Somewhat unexpectedly, two days ago the municipality of Giessenlanden gave in and allowed Mr. Joop van Ooijen to continue displaying the text ‘Jezus redt’ (Jesus saves) on the roof of his farm. In typical politicianese the letters must be smaller than they are now and can’t be made from roof tiles, but those are minor details and not that important.
The legal battle cost Mr. van Ooijen (or, as the media styled him, the ‘roof evangelist’) a lot, if not in money than certainly in stress, I don’t doubt. But here’s to a man who stuck to his beliefs in the face of silliness.
This weekend, Pope Benedict XVI takes another stab at emulating his predecessor, the travelling pope. The Holy Father will be visiting Spain for the second time in his pontificate (his third visit will be next year, during the World Youth Days in Madrid). He will be visiting two cities in specific. Tomorrow morning he will fly to Santiago de Compostela, where he will meet with representatives of the Spanish bishops and offer Mass at the cathedral where, tradition says, the remains of Saint James the Apostle are buried. The main reason for the visit to this city is the Jubilee Year which is declared in every year that the feast day of St. James (25 July) falls on a Sunday.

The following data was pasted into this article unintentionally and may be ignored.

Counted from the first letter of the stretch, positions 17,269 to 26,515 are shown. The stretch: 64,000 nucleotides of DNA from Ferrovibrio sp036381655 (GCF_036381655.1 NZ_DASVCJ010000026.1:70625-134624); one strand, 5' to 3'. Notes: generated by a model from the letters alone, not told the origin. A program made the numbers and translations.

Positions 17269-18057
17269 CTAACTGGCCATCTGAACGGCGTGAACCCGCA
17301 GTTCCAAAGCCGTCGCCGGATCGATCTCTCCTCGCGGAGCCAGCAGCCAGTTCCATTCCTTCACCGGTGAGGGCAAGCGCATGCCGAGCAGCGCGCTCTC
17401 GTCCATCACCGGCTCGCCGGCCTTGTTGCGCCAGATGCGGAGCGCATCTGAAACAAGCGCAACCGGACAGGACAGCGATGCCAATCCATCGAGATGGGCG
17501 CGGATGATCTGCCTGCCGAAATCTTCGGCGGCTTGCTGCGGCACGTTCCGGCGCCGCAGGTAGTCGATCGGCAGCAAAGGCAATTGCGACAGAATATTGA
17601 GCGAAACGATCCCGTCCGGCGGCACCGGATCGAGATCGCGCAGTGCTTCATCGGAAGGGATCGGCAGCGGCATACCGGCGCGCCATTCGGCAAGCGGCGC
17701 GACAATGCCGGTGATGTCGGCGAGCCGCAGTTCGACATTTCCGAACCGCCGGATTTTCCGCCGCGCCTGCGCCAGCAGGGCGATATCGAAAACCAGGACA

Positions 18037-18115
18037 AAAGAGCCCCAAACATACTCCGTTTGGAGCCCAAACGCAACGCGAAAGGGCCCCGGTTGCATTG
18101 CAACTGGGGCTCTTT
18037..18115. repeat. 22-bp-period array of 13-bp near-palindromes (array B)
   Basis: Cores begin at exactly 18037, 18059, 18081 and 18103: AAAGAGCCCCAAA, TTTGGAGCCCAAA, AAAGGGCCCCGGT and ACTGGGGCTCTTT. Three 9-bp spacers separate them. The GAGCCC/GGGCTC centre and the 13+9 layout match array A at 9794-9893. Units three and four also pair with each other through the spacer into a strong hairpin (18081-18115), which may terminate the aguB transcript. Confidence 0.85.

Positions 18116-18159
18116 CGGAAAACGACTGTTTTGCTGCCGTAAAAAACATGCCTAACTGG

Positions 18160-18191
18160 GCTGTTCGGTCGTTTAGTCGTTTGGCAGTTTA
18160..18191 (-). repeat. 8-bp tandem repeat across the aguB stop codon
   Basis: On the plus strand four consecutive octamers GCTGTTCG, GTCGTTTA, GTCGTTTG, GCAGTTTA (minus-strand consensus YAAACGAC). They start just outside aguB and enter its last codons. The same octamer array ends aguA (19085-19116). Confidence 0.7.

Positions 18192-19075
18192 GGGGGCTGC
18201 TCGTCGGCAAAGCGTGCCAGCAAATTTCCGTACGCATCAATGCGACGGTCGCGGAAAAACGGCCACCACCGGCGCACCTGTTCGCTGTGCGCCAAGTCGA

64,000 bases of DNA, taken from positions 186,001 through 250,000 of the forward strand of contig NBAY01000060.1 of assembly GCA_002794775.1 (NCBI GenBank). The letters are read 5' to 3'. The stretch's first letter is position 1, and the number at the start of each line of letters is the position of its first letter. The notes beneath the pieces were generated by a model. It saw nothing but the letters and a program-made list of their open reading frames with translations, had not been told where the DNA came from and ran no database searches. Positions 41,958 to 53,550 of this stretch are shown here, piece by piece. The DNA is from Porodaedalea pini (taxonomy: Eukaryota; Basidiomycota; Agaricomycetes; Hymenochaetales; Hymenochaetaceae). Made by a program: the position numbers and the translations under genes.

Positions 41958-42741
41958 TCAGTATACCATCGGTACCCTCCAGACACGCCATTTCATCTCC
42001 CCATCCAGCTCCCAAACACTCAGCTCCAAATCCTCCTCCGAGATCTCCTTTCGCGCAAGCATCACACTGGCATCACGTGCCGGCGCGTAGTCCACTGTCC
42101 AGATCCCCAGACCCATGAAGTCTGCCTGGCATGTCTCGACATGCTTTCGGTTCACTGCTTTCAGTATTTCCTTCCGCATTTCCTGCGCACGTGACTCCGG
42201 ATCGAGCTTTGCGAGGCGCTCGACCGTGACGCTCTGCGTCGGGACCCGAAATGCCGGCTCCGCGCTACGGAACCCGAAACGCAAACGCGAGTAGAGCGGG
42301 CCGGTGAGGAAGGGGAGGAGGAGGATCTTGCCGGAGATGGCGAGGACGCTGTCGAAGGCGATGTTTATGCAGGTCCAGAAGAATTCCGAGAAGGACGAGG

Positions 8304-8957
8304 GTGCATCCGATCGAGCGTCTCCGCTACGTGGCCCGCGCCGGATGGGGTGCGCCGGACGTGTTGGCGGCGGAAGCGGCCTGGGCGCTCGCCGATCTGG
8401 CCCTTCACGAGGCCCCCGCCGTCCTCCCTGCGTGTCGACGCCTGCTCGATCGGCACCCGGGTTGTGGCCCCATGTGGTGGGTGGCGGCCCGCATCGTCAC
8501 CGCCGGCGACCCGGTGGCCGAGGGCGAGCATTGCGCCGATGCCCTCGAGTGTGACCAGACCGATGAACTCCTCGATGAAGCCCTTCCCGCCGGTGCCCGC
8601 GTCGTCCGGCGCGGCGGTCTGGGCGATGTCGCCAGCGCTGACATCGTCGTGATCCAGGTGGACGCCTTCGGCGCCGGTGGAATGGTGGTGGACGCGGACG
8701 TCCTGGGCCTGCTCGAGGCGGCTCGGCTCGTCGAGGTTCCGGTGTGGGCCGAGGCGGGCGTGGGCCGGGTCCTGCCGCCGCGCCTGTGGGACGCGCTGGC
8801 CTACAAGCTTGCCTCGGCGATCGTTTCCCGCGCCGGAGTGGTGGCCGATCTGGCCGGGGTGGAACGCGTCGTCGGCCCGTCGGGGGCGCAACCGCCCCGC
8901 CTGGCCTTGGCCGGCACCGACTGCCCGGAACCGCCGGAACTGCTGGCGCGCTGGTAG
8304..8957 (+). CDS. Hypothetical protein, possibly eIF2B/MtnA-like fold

The other city that Pope Benedict will visit is Barcelona, where he’ll arrive on Saturday evening. He’ll be meeting with the king and queen of Spain, but the main focus of the Sunday, and likely the entire visit, is the dedication of the still-unfinished church of the Sagrada Família. The construction of this massive church, designed by famed architect Antoni Gaudí, started in 1882 and is not expected to be completed until 2025. Nonetheless, as major parts of the interior are ready for use, the church as a whole will be consecrated during a Mass at 10 in the morning, local time. It promises to be quite a spectacle.